A physician holding a “Border Area License” allowing him to work in both the United States and Canada was suspended by the College of Physicians and Surgeons of New Brunswick for allegedly prescribing to patients that were not attended by him. Rather than replying directly to the College, the physician sought a judicial review of the College’s decision to suspend. In reviewing the College decision, the court concluded that in urgent circumstances the College has the jurisdiction to effect an immediate suspension of a physician’s license. The court held that the College should be given a great deal of deference in determining which circumstances constitute “an urgent matter requiring immediate action” and that their decision to suspend was reasonable. The application for judicial review was dismissed.

Administrative law – Physicians and surgeons – Disciplinary proceedings – Jurisdiction – Fairness – Suspensions – Judicial review application – Breach of procedural fairness – Standard of review – Reasonableness

Loiselle v. College of Physicians and Surgeons of New Brunswick, [2003] N.B.J. No. 111, New Brunswick Court of Queen’s Bench, March 12, 2003, Garnett J.

Loiselle was a physician who was licensed to practice in the State of Maine. He had what is known as a “Border Area License” issued by the College of Physicians and Surgeons of New Brunswick. The Registrar of the College of the Manitoba Pharmaceutical Association received a letter of complaint stating that Dr. Loiselle had been prescribing to patients not attended by him. On the same day, the Executive Committee of the College met by conference call and the Registrar provided the members with a copy of the complaint. The Committee decided that the potential risks to the public of misdirected or inappropriate prescribing was so great as to require immediate action. The Committee suspended Loiselle’s Border Area License and referred the matter to the Complaints and Registration Committee. On the same day, the College wrote to Dr. Loiselle to advise him of his suspension. Two weeks later, a lawyer in Winnipeg wrote to the College informing them that Loiselle was asking for an extension of 10 days within which to respond to the allegations. One week later, the matter was considered by the Complaints and Registration Committee. The Committee decided to await a response before taking any further action. Three weeks later, the matter returned to the Complaints Committee. No formal response had been received and the Committee decided to take no further action. In the meantime, Dr. Loiselle had filed an application for judicial review. Loiselle submitted that the decision of the College to suspend him should be quashed on the grounds that (1) the information, documents or evidence acted on by the College were obtained outside of the procedures under the Medical Act and did not constitute a valid complaint, (2) that the College lacked the jurisdiction to effect an immediate suspension of his licence, (3) that the College erred in law and thereby acted without jurisdiction in concluding that the circumstances constituted “an urgent matter requiring immediate action”, and (4) that the College failed to observe the principles of natural justice and procedural fairness by not providing him with prior notice and an opportunity to be heard before suspending his licence.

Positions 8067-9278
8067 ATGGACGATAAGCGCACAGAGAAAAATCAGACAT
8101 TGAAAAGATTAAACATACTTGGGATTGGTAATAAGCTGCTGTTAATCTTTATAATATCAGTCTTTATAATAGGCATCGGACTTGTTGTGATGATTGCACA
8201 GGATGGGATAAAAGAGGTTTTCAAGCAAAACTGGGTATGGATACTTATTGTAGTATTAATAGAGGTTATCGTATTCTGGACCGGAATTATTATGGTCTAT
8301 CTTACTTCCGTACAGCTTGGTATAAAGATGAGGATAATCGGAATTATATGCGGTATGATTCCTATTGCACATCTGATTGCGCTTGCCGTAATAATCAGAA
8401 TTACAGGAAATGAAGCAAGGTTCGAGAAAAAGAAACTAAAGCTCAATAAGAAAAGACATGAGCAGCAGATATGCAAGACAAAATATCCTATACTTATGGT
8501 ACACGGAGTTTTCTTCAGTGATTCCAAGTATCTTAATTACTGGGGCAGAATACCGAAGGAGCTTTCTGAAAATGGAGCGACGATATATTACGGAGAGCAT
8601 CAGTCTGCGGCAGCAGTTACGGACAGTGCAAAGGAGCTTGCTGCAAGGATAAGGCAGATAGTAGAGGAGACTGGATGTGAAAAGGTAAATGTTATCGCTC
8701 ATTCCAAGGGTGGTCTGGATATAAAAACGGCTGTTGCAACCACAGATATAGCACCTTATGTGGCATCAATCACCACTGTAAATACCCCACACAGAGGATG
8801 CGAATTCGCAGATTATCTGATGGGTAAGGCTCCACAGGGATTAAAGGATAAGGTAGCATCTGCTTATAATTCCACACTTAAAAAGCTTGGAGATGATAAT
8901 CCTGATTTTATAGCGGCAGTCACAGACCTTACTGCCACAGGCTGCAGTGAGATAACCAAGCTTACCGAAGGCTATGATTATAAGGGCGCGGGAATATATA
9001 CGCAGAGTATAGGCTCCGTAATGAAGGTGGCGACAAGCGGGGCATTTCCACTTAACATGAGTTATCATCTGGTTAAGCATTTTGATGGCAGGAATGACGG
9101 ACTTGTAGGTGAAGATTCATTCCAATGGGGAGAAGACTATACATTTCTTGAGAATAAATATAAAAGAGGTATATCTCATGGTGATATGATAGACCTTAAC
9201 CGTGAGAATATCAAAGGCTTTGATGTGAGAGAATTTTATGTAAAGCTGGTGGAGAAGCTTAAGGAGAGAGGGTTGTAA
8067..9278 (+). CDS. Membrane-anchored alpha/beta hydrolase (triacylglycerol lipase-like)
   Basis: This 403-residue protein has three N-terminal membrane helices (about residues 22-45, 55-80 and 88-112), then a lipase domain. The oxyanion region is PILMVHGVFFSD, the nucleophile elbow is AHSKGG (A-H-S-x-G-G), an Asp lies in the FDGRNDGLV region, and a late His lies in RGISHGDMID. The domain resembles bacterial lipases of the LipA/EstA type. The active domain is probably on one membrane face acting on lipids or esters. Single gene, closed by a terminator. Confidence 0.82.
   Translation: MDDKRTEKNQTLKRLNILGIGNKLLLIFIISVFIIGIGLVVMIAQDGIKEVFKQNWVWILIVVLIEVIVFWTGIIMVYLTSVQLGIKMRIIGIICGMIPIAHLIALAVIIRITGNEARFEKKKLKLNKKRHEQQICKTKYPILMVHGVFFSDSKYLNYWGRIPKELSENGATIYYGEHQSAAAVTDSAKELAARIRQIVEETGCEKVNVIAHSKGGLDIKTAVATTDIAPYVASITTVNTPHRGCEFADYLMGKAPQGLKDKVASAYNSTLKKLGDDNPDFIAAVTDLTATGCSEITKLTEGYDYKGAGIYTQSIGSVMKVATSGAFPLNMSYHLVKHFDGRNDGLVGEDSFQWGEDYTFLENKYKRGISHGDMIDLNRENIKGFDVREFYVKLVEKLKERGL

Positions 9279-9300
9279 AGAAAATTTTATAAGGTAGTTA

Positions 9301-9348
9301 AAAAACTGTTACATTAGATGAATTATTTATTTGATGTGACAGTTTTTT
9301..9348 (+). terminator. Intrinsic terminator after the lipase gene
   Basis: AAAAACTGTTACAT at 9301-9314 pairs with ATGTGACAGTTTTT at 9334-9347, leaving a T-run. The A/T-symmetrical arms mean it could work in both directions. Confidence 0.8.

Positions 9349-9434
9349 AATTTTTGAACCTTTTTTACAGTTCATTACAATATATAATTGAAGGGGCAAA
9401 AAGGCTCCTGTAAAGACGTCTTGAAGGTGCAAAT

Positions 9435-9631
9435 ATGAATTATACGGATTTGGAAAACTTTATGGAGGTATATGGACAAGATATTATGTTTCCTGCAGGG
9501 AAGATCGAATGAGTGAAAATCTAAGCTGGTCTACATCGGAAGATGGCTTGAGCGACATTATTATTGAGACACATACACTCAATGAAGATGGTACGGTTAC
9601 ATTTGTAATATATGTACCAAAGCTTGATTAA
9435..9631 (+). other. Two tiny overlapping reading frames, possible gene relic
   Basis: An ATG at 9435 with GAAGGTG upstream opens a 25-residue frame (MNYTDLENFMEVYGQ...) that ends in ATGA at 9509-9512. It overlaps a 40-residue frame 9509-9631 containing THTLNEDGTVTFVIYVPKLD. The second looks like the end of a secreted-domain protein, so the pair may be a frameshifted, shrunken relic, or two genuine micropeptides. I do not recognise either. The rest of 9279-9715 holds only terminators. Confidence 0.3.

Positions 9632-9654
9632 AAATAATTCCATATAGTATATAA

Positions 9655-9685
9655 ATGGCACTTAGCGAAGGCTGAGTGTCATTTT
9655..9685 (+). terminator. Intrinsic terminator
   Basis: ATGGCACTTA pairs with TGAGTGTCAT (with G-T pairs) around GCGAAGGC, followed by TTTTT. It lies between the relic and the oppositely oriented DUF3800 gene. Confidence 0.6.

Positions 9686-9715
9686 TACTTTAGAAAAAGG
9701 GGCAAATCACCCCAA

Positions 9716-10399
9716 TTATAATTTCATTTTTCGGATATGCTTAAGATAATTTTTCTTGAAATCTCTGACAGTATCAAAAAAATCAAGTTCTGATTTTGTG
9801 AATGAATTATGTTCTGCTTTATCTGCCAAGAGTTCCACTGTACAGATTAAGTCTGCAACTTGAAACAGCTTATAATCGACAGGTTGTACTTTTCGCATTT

In deciding to dismiss the Application, the New Brunswick Court of Queens Bench held that the complaint was sufficiently clear so that the person complained about would know what conduct was objected to. Loiselle was accused of writing prescriptions for patients whom he had not seen. Loiselle knew precisely what the conduct was that was complained of and therefore the letter was a “complaint” within the meaning of the Medical Act. In response to the second ground of appeal, the court held that section 56.1 of the Medical Act, S.N.B. 1981 C-87 confers the Executive Committee of the College the power to suspend a member’s licence under certain circumstances. Section 56.1(1) states:

Council or the Executive Committee may direct the Registrar to suspend or impose conditions or limitations on a member’s licence if it is of the opinion that a complaint involving the member requires immediate action.

The court held that the Executive reasonably concluded that these were circumstances which required immediate action. In responding to the third issue, the court noted that the applicable standard of review was that of reasonableness. The decision of the Executive should not be interfered with by the court unless it is patently unreasonable. The court held that the Executive’s decision was based on information received from another professional body and that it was reasonable to rely upon this information. The court held that the power to immediately suspend” a member’s licence is granted to the Executive by the Act and that in suspending the members licence the Executive had complied with the procedural requirements set out in the Act. Loiselles’s application failed on each ground and was dismissed.

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